The first and second stages of the rocket are both powered by the company’s LOX/RP-1 staged-combustion Helix engine, which it touts as being the only one of its kind in Europe. The first stage utilises nine Helix engines, each producing 100 kN with an ISP of 325 seconds. The second stage makes use of one vacuum-optimized Helix engine producing 100 kN with an ISP of 350 seconds.
To date, a flight configuration Helix engine has completed a 74-second long-duration hot fire test
campaign. An integrated stage test of the engine is expected to take place later this year.
Much less is known about the propulsion system for the third stage. According to RFA, it’s a re-ignitable green propellant engine. However, thanks to my look into the RFA ONE User Guide, we also know that the engine provides a specific impulse of >300 s with up to 1.5 kN thrust and 2.5 km/s ΔV.
During a conversation with Tweraser for the European Spaceflight Podcast
earlier this year, the CEO explained that the third stage is “instrumental to the way we serve space.” Tweraser went on to explain that the third stage engine would be “part of an orbital transfer vehicle that can stay in space between three and five years.
Potential applications for the multiuse third stage include the precise deployment of multiple satellites for rideshare missions, in-orbit servicing, and, at the end of its life, the targeted removal of space debris.
While many small launch companies are making reusability a core tenant of their design and marketing material, RFA has mostly avoided talking about their reusability efforts. However, the company is planning to recover its first stage for reuse using a system that will make use of parachutes. Over and above that, little is known about the system.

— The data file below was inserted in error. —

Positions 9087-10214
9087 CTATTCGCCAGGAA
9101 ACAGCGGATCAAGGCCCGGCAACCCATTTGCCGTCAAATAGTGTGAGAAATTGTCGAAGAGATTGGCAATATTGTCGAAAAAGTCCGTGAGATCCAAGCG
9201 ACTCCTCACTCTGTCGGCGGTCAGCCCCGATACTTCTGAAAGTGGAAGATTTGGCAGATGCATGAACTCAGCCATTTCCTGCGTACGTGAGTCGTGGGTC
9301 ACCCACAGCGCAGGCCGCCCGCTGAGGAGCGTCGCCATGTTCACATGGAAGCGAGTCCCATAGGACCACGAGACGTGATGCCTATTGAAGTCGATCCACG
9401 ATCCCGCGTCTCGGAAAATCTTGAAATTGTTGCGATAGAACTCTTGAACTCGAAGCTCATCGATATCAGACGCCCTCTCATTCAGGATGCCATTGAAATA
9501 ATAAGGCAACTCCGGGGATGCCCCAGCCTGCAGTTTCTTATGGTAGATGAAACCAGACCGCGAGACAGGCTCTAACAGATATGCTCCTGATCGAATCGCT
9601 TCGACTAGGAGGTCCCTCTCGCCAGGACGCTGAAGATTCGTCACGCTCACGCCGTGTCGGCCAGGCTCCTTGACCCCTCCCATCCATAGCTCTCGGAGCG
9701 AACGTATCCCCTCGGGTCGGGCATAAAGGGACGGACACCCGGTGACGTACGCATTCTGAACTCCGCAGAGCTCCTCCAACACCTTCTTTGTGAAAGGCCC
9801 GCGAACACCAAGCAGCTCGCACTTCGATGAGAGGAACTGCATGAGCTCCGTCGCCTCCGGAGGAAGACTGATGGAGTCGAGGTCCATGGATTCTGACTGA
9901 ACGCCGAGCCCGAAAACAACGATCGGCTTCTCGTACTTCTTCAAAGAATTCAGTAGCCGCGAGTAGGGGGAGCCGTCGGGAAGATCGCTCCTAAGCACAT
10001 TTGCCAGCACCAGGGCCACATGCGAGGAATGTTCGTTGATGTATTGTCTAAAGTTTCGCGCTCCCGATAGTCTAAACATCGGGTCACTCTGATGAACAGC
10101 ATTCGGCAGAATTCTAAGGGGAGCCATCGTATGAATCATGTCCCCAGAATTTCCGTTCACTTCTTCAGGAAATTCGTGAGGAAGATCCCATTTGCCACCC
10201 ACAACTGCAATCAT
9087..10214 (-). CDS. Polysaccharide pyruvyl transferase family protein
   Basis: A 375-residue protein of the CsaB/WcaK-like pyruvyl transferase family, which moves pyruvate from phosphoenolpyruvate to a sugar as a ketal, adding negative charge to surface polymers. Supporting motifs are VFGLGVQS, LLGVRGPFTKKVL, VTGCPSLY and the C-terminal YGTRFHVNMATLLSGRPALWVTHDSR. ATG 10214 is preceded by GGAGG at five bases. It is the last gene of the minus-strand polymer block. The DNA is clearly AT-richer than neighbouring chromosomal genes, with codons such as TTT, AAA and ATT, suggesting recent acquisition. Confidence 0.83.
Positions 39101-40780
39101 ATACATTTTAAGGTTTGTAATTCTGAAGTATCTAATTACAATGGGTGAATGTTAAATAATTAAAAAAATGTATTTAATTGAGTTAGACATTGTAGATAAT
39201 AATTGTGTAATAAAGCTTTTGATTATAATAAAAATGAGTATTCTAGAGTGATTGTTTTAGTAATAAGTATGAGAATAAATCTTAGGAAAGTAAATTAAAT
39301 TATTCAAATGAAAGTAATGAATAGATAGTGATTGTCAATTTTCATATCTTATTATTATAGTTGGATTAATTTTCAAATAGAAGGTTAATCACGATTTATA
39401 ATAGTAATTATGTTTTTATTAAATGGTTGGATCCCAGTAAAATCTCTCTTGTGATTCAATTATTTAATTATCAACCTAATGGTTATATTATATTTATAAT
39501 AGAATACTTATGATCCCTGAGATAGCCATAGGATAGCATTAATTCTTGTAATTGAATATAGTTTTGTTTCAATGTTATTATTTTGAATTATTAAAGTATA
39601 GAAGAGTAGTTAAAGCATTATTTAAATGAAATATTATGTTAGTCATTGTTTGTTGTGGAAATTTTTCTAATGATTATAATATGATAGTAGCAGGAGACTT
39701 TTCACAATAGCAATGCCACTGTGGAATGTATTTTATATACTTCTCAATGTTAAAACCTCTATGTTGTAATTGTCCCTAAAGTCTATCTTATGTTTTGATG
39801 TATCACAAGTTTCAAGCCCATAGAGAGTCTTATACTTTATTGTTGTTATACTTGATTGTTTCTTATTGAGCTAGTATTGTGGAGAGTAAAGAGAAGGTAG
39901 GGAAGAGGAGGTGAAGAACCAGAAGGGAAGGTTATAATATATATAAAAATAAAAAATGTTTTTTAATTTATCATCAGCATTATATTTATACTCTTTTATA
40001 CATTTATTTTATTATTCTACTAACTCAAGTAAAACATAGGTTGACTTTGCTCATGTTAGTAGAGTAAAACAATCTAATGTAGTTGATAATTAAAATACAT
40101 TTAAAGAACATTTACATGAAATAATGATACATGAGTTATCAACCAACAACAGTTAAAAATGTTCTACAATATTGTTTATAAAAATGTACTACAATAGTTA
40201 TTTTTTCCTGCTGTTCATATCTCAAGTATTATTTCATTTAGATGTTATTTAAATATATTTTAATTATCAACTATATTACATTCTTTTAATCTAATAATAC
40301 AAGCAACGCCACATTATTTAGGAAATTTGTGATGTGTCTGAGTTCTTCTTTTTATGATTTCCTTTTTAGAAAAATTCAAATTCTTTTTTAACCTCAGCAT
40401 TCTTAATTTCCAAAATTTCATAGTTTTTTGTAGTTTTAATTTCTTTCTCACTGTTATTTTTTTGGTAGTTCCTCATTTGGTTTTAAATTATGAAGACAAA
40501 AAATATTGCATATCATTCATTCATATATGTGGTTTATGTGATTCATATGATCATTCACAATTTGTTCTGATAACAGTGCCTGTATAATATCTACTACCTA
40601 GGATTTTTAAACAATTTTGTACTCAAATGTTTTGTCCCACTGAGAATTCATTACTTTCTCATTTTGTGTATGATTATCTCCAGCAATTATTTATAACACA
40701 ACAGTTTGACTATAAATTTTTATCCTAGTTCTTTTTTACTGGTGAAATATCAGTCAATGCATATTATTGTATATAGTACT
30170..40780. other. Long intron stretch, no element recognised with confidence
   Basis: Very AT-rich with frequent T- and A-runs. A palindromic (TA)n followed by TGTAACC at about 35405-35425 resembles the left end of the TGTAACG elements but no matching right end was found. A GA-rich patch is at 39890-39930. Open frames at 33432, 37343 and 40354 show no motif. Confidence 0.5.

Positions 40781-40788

RFA is examing the use of several launch facilities. Currently, the company is expected to complete its maiden flight from either Andøya Space in Norway or Esrange Space Center in Sweden.
The company was also recently preselected by CNES to launch its RFA ONE vehicle from a new commercial launch facility being created at the Guiana Space Centre in Kourou, French Guiana.
In addition to the above, RFA is also examining additional launch facilities.
RFA is targeting an aggressive starting launch price of just €3 million. However, even CEO Stefan Tweraser acknowledges that this is an ambitious goal.
During our podcast interview, Tweraser explained that the €3 million price target served as a marker for technical decisions and a declaration of intent to the industry.
“It helps our engineers think about cost when they make technical decisions,” Tweraser told me. “It’s also a signal to the market to say that getting stuff into space doesn’t need to be expensive.”
If the company does manage to get anywhere close to €3 million, it would make the vehicle incredibly competitive, possibly even with rideshare market leader SpaceX.
With its 1,300 kg payload capacity, the RFA ONE is, on paper at least, the most capable commercial vehicle being developed by a European launch startup. It also makes it significantly more powerful than international competitors, with the Rocket Lab Electron capable of just 300 kg per flight and Virgin Orbit’s Launcher One 500 kg per flight. This enables RFA to offer larger rideshare missions at more affordable prices.
To accommodate these rideshare missions and equip the RFA ONE for a wider array of missions, RFA will offer the vehicle with three different fairing sizes. The standard fairing is approximately 3.8 metres tall, with a max inner diameter of 2.1 metres. The largest of the RFA ONE fairing options is approximately 8 metres tall with a max inner diameter of 3.3 metres.